Jeannine Rochon-Burkart


November 26, 2006: What Have You Done to His Eyes?

John Carpenter's entry, Cigarette Burns, was my second favorite Masters of Horror episode from season 1. (My all-time favorite MoH to date is William Malone's The Fair-Haired Child). Cigarette Burns had everything in it that makes a horror film (even a short one) great: A unique, darkly mystical story; gorgeous photography; a deep feeling of dread; extremely shocking, perfectly-placed gore; an atmospheric musical score; and Udo Kier. If you have not yet rented or purchased Cigarette Burns on DVD, I highly recommend it. The episode itself remains one of the best of the series, and the DVD contains some interesting extras, including commentary by the master himself, John Carpenter.See, I had to begin this entry by praising J.C., because I hate feeling "meh" about any of my favorite directors' work, and I don't like blogging about disappointment. Considering the title alone, Pro-Life evokes a hot-button issue, and I expected to feel at least a bit stirred up, no matter which side of th... read more

November 19, 2006: I've Got the Music In Me

I've never been a fan of the whole "pop/rock guest star" sweeps stunt on dramatic or comedic TV shows — don't we see enough of Britney? Well, if the guest star was somebody like 30 Seconds to Mars' Jared Leto, maybe I would have a change of heart. But I swear, it's because he's also a good actor. (Cough)When I saw this week's Ghost Whisperer previews, I was excited that this episode would have a musical twist. (I'm in a band myself, so I like stories that revolve around music.) However, the cynicism kicked right in at those ominous words: "Guest-starring 'N Sync's J.C. Chasez!" Are you kidding me? But in all fairness, Mark Wahlberg was once a New Kid, and now he's a great actor and acclaimed producer (Entourage). So I elected to open my mind and just let this week's episode roll... er... rock. Wow, "Joshua Chasez" is a decent actor. Who knew? Now, the Ghost Whisperer team was smart to keep him out of the spotlight and stick to a smaller role. If he wasn't a very good actor, we... read more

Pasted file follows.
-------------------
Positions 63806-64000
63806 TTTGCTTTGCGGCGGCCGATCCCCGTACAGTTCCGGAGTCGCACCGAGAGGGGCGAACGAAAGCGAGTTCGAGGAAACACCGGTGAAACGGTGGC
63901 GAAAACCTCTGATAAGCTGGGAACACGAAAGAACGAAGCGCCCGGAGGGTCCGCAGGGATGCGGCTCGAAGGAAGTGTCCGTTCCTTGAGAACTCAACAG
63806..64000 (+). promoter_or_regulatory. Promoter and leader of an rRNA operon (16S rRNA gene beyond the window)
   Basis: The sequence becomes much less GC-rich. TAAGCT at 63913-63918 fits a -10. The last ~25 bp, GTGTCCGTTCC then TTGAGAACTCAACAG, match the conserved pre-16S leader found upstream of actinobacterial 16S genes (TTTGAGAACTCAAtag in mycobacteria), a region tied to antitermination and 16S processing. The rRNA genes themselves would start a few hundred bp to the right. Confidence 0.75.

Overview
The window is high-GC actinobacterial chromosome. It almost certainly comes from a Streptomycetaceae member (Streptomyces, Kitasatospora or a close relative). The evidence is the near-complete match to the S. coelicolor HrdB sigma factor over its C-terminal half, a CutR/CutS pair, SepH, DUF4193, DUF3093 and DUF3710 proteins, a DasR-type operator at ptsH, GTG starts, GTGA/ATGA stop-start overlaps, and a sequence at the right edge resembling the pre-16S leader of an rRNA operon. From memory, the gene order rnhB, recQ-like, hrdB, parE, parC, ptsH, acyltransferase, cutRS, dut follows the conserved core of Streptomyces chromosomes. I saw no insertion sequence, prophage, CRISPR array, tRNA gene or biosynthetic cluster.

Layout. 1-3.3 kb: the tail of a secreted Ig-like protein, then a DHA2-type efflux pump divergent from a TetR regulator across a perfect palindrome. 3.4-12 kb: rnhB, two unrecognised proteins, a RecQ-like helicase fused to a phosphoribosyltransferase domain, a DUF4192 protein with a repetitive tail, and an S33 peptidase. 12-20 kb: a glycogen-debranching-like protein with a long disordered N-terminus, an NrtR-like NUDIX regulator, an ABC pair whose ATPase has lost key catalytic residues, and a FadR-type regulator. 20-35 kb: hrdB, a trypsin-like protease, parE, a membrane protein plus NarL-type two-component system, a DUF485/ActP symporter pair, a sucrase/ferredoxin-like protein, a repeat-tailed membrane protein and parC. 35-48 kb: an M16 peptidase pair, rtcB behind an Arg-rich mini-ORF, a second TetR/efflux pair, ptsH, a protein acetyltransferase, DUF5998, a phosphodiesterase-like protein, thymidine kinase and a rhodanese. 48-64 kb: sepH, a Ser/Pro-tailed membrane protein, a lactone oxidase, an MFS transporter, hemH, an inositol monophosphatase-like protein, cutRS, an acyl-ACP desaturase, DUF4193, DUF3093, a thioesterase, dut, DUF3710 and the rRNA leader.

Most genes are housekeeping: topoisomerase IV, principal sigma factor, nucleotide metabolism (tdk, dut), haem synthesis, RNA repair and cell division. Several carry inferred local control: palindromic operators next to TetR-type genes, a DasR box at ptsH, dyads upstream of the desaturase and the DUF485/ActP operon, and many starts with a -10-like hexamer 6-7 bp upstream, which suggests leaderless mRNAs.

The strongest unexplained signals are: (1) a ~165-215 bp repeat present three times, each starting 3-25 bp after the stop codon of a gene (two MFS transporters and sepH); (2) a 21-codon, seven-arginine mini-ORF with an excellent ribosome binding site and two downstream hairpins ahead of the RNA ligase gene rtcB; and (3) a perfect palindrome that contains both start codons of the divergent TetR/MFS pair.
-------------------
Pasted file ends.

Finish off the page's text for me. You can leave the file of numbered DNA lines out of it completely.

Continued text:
November 19, 2006: Big Brother's Listening

I had a feeling Brad Anderson's Masters of Horror entry, Sounds Like, would be grim. Anderson's critically acclaimed low-budget thriller, Session 9, remains one of the most grim and cerebrally horrifying movies I've ever seen. Whenever I recommend Session 9, I describe it as one of those movies that made me hear things at night. Only two other movies to date have had that effect on me: The Exorcist and The Blair Witch Project. The Exorcist stands out as way more "in the face" (in more ways than pea soup) of the three, but Blair Witch and Session 9 both delivered that subtle, "crawl in the brain and haunt me for days" effect, which is my favorite kind of horror.I believe the most powerful link between these three films is the masterful use of sound, both subliminal and overt. It's no surprise that The Exorcist is known for using subliminal sound throughout the film, as well as huge contrasts between silence and audio assault to increase the feeling of terror and dread. For me, the mo... read more

November 10, 2006: The V Word